Libya’s National Oil Corp (NOC) aims to boost oil output to 1.72mn bpd by the end of March next year, its chairman said yesterday, but warned of the risk that strikes could interrupt production.
Opec member Libya has lifted production much faster than analysts had expected after last year’s civil war to a current level of around 1.6mn bpd.But in recent months activists and local militia have sought to pursue political aims by disrupting operations in Libya’s main industry and in July forced the closure of three major oil terminals.
“We had some drops in production. Welcome to democracy and freedom of expression. We had strikes and we expect more of that, but it is a healthy thing,” NOC chairman Nuri Berruien said at the North Africa Oil and Gas Summit.
He added on the sidelines of the conference that protests at the Zawiya refinery near Tripoli earlier this week had forced a one-day shutdown at the 200,000 bpd El Sharara field.
The refinery also was halted due to the protests and has resumed operations, according to a refinery spokesman.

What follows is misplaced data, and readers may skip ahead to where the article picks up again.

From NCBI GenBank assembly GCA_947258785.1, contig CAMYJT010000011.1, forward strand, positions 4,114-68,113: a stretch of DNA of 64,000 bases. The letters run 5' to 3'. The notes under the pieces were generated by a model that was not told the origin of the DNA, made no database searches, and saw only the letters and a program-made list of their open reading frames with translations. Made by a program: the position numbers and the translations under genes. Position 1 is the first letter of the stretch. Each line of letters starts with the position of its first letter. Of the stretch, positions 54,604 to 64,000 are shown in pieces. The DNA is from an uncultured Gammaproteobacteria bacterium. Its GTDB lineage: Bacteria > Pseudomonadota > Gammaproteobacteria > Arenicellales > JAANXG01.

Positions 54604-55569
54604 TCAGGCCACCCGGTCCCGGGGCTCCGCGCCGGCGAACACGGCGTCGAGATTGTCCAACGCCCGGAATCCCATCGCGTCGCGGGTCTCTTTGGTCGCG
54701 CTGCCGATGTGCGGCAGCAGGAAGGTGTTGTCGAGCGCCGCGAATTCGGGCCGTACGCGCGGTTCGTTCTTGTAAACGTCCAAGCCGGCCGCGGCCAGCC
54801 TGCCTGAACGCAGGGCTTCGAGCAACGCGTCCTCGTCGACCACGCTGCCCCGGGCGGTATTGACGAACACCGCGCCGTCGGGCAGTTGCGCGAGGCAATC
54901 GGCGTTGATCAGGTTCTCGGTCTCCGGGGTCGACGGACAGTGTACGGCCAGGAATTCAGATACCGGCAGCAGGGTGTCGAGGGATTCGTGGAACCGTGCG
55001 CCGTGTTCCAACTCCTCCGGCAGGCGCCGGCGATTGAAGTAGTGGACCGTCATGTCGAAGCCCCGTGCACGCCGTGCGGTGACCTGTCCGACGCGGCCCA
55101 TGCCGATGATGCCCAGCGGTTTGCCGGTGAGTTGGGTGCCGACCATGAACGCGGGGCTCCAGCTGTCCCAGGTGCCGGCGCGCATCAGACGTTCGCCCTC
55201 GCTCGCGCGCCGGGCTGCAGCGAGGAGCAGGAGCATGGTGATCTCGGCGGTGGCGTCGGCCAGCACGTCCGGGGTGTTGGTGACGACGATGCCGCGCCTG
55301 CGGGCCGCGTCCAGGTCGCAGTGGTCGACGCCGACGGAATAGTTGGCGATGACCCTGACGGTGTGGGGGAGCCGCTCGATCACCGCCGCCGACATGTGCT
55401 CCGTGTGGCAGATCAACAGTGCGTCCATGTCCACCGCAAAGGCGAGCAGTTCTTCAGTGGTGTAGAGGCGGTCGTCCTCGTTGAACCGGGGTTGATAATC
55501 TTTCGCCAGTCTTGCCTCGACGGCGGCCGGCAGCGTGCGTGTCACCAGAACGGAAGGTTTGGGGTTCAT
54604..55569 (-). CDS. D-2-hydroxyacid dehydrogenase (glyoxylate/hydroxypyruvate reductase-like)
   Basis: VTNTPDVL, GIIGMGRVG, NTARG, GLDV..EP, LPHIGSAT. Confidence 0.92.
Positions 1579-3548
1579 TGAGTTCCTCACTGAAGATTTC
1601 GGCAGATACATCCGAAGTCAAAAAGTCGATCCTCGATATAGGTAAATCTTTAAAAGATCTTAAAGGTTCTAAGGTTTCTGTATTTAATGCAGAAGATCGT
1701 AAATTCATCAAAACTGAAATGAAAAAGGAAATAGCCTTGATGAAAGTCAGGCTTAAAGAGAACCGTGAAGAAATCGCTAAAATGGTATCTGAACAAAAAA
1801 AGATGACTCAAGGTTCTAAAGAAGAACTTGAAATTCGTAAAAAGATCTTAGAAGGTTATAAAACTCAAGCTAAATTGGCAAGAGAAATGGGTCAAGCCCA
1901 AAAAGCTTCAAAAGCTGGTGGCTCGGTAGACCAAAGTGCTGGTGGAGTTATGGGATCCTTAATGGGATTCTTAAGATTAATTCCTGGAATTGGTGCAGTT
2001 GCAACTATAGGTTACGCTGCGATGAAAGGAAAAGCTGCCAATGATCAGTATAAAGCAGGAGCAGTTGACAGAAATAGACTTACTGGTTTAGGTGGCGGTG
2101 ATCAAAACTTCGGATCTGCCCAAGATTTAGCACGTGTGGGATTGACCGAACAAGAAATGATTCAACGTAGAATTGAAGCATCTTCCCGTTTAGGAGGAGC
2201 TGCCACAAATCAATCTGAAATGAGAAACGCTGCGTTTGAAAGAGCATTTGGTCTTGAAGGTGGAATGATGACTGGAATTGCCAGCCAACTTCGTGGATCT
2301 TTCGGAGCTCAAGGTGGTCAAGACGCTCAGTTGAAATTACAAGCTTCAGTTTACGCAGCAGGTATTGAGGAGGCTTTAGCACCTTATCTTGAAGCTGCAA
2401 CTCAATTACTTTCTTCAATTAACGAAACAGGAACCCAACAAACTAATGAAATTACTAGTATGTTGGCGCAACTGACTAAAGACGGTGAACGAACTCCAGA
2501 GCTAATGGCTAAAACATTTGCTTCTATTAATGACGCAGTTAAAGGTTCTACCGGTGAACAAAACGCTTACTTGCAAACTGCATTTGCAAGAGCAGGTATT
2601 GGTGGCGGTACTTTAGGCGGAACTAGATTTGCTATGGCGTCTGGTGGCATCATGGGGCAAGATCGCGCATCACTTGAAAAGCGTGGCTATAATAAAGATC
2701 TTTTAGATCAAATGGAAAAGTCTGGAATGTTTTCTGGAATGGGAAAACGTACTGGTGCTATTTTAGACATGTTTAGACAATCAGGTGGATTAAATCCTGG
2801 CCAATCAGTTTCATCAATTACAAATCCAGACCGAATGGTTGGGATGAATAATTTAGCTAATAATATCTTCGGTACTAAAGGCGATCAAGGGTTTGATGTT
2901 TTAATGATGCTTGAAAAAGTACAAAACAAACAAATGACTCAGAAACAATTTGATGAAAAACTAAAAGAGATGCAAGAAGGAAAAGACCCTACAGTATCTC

Berruien said future rises in oil production would mostly come from existing fields. Libya will aim to boost production to 2.2mn bpd within five years, he said.
“We strongly believe a large amount of our future oil can be in already targeted mature fields,” he said, adding that high oil prices and technological advances created a favourable environment. He said the country also would explore its potential to produce unconventional gas, such as shale.
NOC plans to proceed next year with Libya’s fourth licensing round, known as the Exploration Production and Sharing Agreement (EPSA), Berruien said without providing details.
Investing in new refining capacity will also be a priority for the NOC, he added.
Despite being one of Africa’s top oil producers, Libya relies on imports for around three quarters of its gasoline consumption.